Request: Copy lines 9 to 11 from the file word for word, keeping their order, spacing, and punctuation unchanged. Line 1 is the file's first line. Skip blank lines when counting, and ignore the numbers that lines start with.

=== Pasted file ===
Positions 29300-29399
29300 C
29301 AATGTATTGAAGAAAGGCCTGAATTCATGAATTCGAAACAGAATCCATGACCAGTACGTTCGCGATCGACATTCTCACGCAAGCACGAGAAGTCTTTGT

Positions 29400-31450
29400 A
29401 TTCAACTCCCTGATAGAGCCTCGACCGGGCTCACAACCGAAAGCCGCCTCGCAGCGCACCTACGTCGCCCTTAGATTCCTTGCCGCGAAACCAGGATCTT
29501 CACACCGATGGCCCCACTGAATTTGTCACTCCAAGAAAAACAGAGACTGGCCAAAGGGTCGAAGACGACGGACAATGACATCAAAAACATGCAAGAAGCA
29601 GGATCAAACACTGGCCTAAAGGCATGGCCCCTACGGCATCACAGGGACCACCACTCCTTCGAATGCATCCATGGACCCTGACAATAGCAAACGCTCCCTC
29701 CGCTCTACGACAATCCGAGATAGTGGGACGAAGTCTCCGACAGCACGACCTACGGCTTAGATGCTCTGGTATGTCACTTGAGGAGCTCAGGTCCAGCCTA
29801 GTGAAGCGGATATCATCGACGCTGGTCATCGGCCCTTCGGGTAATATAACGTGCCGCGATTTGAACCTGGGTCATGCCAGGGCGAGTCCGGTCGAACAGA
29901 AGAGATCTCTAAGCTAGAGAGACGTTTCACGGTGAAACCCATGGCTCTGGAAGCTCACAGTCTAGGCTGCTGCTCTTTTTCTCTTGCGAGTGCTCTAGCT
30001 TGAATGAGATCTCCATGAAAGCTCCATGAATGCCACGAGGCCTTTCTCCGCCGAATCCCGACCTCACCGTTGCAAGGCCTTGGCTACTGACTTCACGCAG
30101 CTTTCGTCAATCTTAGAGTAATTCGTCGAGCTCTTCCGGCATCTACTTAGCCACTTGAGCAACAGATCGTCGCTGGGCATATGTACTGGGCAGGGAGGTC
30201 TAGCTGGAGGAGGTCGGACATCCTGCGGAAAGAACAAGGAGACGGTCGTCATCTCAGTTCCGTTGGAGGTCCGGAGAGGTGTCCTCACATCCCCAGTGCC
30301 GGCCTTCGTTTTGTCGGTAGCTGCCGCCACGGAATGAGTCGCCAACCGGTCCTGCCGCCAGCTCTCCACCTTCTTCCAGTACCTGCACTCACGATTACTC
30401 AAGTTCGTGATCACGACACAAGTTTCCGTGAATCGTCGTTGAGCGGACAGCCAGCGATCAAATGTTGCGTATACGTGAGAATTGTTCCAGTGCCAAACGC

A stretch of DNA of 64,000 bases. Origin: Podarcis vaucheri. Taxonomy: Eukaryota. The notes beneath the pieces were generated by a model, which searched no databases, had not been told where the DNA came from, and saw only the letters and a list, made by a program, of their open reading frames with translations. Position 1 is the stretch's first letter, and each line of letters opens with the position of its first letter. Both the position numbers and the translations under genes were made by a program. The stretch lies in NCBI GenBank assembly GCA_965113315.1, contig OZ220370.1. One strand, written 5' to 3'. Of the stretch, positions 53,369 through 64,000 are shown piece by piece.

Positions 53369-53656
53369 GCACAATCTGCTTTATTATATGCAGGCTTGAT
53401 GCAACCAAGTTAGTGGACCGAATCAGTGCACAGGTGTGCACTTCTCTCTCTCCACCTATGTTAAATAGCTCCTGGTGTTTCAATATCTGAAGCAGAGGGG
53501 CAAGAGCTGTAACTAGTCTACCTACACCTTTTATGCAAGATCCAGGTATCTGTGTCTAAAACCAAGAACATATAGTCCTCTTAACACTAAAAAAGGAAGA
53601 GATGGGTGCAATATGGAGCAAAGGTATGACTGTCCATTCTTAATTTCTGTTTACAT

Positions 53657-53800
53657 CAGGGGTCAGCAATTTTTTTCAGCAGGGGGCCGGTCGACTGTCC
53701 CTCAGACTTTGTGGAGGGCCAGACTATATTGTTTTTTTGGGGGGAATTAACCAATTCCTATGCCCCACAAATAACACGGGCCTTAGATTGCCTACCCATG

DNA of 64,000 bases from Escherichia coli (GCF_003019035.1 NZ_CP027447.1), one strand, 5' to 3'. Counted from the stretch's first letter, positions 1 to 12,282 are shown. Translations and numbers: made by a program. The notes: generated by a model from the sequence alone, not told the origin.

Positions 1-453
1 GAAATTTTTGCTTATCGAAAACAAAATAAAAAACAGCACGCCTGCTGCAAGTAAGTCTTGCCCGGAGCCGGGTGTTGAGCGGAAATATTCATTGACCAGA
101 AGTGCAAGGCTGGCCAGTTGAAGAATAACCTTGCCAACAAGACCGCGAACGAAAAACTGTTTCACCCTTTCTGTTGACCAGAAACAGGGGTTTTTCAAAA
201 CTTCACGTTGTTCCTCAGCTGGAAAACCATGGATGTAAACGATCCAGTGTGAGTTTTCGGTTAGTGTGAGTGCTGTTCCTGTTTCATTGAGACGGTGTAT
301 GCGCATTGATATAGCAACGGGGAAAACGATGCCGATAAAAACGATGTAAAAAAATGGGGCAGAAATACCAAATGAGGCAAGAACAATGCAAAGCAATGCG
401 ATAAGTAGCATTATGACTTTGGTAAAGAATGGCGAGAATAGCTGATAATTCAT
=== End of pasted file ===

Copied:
29701 CGCTCTACGACAATCCGAGATAGTGGGACGAAGTCTCCGACAGCACGACCTACGGCTTAGATGCTCTGGTATGTCACTTGAGGAGCTCAGGTCCAGCCTA
29801 GTGAAGCGGATATCATCGACGCTGGTCATCGGCCCTTCGGGTAATATAACGTGCCGCGATTTGAACCTGGGTCATGCCAGGGCGAGTCCGGTCGAACAGA
29901 AGAGATCTCTAAGCTAGAGAGACGTTTCACGGTGAAACCCATGGCTCTGGAAGCTCACAGTCTAGGCTGCTGCTCTTTTTCTCTTGCGAGTGCTCTAGCT